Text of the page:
and if you wanna fetch clients with passport:
        em.createQuery(findAdultClientsQuery)
        .setHint(QueryHints.FETCHGRAPH, em.getEntityGraph(“ClientFetchPassport”))
        .getResultList();

        You can manage fetch strategy in runtime on query side, it’s awesome, isn’t it?

      2. Since we’re talking about maintainability, doesn’t expressiveness counts for maintainability too? There’s no issue in writing two queries that are similar because they target two different business cases, and you also have integration tests for both of them. Because you have integration tests, you don’t have to worry that modifying an entity property name will not be reflected in all queries.

        The problem with Entity Graphs is that it gives you the impression that you are really gaining a lot from reusing one query in many situations, right? Well, entity queries are useful when you want to change data and you usually have more use cases when you just need a projection instead. In many situations, you don;t even need to fetch entities because DTO projections are more efficient. In the other use cases, you can use entity queries, and since JPQL is closer to SQL, you can make sure that the next developer will have an easy time figuring out what you wanted to query. Which one is easier to understand: a JPQL query or a query that has a Graph which is also built with nested subgraphs and all?

        More, a JPQL query is very predictable in terms of the actual SQL being executed. Criteria API and Entity Graphs are not so obvious, so you have to log every statement for every entity graph combination and make sure that the underlying SQL query is as efficient as it would be if you wrote it with JOQL.

        For all these reasons, I’ll always choose JPQL for non-dynamic entity queries.

      3. I had a similar experience with Igor on this.
        Using Spring Data JPA, I can have a repository layer supporting several queries on the same entity where each query can initialise a different set of LAZY properties. This works particularly well for entities that have LAZY relationships which have further LAZY relationships.
        So, even though the Entity Graph annotation can potentially get crazy, by keeping them simple I’m getting quite a lot of benefit without having to resort to JPQL (just to handle LAZY exceptions) or extra projection DTOs.
        To make it clear, I’m not saying that the way of solving it as shown in this article is not correct – only that I also find another way quite convenient and very straight forward.

      4. I understand why you find Entity Graphs very appealing, especially from an application developer perspective. However, have you checked the generated SQL queries? Is the number of queries optimal? Is the number of joins efficient as well?

        There are many ways to fetch data using Hibernate. Some techniques are efficient, while others are not very optimal. Enterprise applications are built to last. On the long run, will it matter that you spent one or two extra hours to make sure that the executed queries are as efficient as possible? You’ll rarely run into performance problems on a development machine. Usually, you’ll develop a feature, then you’ll deploy it, only to realize that after months of accumulating data, some queries become slower and slower.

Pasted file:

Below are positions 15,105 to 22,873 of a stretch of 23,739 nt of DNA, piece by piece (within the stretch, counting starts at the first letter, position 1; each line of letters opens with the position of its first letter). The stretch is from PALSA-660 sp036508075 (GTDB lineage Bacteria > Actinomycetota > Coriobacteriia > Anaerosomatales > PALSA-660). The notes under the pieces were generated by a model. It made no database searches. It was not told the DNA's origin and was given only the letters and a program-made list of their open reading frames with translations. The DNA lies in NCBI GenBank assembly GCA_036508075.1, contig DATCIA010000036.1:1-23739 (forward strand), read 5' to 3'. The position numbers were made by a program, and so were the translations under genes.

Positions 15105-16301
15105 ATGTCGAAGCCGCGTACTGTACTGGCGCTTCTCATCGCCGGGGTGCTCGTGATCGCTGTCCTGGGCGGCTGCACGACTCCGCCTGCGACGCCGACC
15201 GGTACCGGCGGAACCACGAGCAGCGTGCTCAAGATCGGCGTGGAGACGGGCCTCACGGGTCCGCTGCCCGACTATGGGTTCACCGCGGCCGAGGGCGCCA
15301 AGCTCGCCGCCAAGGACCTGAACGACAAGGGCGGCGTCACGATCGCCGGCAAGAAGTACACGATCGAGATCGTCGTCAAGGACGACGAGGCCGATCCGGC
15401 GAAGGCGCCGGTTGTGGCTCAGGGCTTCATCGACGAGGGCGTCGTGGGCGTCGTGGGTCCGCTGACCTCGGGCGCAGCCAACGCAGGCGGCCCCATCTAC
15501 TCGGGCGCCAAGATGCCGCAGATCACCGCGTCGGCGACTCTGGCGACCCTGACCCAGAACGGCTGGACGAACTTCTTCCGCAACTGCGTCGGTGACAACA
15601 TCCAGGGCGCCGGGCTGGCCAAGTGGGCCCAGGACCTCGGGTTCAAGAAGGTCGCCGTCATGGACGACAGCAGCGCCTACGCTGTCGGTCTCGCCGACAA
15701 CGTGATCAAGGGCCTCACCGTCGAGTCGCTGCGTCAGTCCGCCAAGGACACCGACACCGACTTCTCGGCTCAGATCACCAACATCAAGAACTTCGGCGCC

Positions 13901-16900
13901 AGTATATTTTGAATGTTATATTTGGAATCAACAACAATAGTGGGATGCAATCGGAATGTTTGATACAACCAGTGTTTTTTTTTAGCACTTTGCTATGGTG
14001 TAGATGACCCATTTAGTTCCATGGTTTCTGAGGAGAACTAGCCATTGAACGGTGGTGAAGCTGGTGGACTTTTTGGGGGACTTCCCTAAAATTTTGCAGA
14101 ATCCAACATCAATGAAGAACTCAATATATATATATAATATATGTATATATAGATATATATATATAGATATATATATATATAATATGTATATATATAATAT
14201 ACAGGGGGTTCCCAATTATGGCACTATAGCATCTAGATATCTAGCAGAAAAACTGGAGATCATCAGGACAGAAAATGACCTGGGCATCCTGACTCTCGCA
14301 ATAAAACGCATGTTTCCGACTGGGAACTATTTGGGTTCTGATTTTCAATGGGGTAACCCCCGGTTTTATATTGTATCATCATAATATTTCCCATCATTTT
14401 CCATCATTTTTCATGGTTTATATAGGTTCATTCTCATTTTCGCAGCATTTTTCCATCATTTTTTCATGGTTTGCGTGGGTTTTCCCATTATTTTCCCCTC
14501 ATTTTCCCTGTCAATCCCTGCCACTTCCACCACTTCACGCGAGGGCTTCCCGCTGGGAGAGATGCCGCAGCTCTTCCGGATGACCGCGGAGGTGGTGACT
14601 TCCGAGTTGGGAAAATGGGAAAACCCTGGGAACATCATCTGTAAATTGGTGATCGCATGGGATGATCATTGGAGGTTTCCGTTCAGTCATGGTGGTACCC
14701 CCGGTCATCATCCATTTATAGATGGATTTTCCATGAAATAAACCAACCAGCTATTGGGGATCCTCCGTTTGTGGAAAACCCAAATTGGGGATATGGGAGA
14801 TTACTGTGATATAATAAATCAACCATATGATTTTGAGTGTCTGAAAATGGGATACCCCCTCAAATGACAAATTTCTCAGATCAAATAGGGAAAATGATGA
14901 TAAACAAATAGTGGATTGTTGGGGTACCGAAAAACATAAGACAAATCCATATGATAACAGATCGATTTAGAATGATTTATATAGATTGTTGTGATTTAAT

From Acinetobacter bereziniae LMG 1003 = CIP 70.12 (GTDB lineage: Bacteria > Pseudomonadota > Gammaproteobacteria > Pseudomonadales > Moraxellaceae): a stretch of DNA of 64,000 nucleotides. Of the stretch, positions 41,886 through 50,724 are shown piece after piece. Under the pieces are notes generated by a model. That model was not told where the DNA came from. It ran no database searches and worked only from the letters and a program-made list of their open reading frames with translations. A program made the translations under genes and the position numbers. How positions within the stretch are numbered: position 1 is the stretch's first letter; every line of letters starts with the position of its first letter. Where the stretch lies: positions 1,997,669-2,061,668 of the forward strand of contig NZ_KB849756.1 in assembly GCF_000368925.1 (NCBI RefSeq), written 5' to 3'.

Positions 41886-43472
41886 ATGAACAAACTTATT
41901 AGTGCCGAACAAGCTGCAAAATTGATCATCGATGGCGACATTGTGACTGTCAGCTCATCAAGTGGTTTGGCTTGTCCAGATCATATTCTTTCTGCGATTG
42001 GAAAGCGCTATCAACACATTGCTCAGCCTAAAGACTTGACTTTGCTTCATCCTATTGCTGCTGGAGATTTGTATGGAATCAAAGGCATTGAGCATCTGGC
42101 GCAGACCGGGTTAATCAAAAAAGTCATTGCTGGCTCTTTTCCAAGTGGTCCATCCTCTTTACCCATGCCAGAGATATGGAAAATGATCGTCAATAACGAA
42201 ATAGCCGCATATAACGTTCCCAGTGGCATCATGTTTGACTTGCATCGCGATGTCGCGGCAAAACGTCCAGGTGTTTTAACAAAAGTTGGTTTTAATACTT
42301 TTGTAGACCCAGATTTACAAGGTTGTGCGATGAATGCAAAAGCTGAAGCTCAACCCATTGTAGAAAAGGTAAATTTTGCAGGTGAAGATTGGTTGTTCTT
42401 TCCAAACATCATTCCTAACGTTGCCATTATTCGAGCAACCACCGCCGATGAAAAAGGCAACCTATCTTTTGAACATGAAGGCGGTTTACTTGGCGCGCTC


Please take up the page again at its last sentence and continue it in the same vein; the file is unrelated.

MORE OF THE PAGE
5. I agree with your second paragraph:
        “There are many ways to fetch data using Hibernate. Some techniques are efficient, while others are not very optimal. Enterprise applications are built to last. On the long run, will it matter that you spent one or two extra hours to make sure that the executed queries are as efficient as possible? You’ll rarely run into performance problems on a development machine. Usually, you’ll develop a feature, then you’ll deploy it, only to realize that after months of accumulating data, some queries become slower and slower.”
        But I find that this approach applies to almost everything related to Hibernate.
        Which is why I have got your book. 🙂

        Specifically though on the EntityGraph annotation, I have been checking the generated SQLs (quite fond of your query-logging articles/solutions) and I’m quite happy with them.
        For example, I can see LEFT OUTER JOIN when I add an attributePaths attribute to a relation to another table, which is exactly what I would have done with manual SQL.
        Obviously there can be cases where the generated SQL in not ideal, but in these cases (as an exception) I can resort to another method, like the one you show here.
        I don’t see this discussion as an “either-or” kind of discussion.

      6. Thanks, for buying my book. If you checked the SQL statements and they are efficient, then I think it’s just a matter of preference. I like to quickly tell if a query is optimal or not, which is why I don’t use Criteria API for non-dynamic queries. I tend to forget what a Criteria API is supposed to do after just 2 or 3 days :D. As for Entity Graphs, I agree that it fits perfectly into Spring Data JPA. I think that’s probably the best usage for it. However, as you probably realized it by now, Hibernate support for Entity Graph is not as good as it should be, so I;m more inclined to pick features that got more attention from the Core Developers.